Then he died on vacation. Because he hadn’t exhausted his appeal process when he died, his convictions were vacated.

And so his family got to keep the money. His name was cleared. His memorial service attended by former President George H. W. Bush.

Anonymous Coward says:

Re: Paul Duffy didn't away with it

Like all of us, he has to stand before the Great Judge and account for his life. Unless he actually took up the salvation in Jesus Christ before he died (and there doesn’t appear to be any evidence for that), he will have no advocate but himself before the Great Judge. I don’t fancy his chances of getting away with anything in that court.

Anonymous Coward says:

Re: Re: Paul Duffy didn't away with it

I think the biggest sin is the fact that his family got away with it and continue to live off the fat of his exploits without so much as a slap on the wrist.

Shari in particular boasted of her husband’s achievements on Facebook (in addition to other posts on a happy, divorced life where she could do whatever she wanted due to the discrepancy in life spans between genders), and enjoys life as a socialite and event planner.

It’s hard to feel sorry for her loss when by all appearances and admittance, she came off the best in this whole sorry saga.

That Anonymous Coward (profile) says:

12 Dimensional Chess….

Steele agrees to bury Hans, who is already so far from fucked the light will take 100,000 years to reach him.
In return, perhaps a trust exists somewhere that rewards him for falling on the sword.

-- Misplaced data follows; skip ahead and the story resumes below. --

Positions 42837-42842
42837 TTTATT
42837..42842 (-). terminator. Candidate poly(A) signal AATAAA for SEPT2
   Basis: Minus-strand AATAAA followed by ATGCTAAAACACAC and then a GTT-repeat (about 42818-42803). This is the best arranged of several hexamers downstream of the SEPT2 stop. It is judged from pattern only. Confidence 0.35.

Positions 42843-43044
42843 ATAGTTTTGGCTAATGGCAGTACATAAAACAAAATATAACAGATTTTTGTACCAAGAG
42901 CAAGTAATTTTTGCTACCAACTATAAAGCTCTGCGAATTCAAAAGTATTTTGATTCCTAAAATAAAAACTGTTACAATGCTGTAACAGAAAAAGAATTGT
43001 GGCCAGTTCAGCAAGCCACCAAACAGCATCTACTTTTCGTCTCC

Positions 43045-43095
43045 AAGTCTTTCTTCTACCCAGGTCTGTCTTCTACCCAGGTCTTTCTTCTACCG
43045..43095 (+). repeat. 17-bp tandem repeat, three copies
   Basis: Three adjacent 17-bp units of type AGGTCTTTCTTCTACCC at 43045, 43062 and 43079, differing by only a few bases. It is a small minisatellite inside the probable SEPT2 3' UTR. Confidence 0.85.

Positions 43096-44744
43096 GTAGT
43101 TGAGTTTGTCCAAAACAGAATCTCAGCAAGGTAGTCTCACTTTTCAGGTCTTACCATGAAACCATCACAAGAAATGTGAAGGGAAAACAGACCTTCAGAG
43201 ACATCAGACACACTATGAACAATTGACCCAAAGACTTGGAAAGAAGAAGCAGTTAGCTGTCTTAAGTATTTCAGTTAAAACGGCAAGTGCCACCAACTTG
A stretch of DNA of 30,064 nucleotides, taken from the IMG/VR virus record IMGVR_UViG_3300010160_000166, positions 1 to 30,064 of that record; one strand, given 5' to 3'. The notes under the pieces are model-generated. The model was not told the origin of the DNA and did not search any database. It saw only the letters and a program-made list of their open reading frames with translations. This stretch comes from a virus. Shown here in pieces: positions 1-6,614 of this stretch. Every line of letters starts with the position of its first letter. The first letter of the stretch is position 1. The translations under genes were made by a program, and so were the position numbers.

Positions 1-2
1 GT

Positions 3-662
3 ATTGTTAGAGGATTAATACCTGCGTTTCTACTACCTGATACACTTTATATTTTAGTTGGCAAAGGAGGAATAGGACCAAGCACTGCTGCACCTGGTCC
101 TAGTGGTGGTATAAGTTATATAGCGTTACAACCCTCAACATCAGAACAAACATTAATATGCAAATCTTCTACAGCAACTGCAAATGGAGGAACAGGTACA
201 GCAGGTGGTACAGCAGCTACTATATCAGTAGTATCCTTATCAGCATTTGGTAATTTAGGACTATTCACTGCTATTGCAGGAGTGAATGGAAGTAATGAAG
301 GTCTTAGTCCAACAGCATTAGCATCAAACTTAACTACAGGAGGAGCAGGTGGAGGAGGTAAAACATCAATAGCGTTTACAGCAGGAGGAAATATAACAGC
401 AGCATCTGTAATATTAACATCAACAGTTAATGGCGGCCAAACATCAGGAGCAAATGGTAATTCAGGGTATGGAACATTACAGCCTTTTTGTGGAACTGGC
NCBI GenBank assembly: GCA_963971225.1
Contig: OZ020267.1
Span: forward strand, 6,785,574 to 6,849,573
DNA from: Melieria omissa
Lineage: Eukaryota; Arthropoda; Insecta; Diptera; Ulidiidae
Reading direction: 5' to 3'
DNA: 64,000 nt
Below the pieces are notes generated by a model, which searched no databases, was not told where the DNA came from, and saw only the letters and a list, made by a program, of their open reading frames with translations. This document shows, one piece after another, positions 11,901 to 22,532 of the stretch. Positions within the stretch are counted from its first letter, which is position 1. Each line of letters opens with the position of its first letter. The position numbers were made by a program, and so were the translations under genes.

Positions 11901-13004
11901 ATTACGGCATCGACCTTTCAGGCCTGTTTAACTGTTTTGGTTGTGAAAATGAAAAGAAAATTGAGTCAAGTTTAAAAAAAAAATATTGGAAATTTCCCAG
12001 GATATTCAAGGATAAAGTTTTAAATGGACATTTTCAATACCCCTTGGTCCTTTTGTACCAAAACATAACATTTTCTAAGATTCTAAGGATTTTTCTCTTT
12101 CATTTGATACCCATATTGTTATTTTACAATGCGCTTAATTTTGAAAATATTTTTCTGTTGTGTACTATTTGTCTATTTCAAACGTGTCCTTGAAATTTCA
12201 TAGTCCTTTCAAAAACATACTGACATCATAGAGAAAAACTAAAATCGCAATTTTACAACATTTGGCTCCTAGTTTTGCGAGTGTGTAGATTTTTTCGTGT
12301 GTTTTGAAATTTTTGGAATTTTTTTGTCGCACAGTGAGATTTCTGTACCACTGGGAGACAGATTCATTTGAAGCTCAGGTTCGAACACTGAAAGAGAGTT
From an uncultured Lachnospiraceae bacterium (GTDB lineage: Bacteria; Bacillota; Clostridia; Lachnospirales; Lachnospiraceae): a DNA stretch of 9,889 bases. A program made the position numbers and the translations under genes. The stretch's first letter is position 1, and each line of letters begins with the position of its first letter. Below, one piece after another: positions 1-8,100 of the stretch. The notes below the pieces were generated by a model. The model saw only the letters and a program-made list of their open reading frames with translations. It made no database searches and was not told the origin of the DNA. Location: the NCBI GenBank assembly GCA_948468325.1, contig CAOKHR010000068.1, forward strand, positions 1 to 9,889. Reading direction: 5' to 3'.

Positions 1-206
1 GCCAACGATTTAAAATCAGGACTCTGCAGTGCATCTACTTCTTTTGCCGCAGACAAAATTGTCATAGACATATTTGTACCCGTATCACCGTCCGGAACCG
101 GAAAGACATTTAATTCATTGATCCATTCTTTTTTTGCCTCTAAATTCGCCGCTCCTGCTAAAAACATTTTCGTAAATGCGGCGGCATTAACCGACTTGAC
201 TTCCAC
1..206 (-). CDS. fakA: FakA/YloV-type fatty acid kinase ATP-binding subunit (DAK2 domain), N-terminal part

Steele gets a deal for ‘helping’, Hans remains just as screwed, and somewhere a shoebox arrives in the mail.

It has always bothered me that any sort of deal would be offered to Steele or Hans, the case is strong. Was DOJ worried that it would be a hard fight so they loaded the bases offering a deal to the devil?

That One Guy (profile) says:

Re: Re: Re:

… that is actually far more likely than it should be. Why go through the trouble of a trial, even when you have enough to bury someone when you can get them to accept a plea deal and skip the whole thing? Of course if I understand the ‘deal’ here correctly Steele isn’t quite getting out that easy, and it’s more along the lines of ‘Pretty please will you not throw the book too hard at me if I spill my guts and throw the other person under the bus?’, an ‘offer’ I can but hope the judge tosses before throwing the gorram library at Steele.

Sure they aren’t likely to get as much time/fines as they otherwise might have faced, but it’s not like the prosecutor had to deal with the suffering they caused before the system finally caught up with them, so as long as a plea deal makes their job easier what’s it to them?

Anon E. Mous (profile) says:

Oh c’mon the IRS Criminal Division is still waiting in the wings for both Steele and Hansemeier. Remembers they made upwards of 6 million dollars and paid no income tax on that.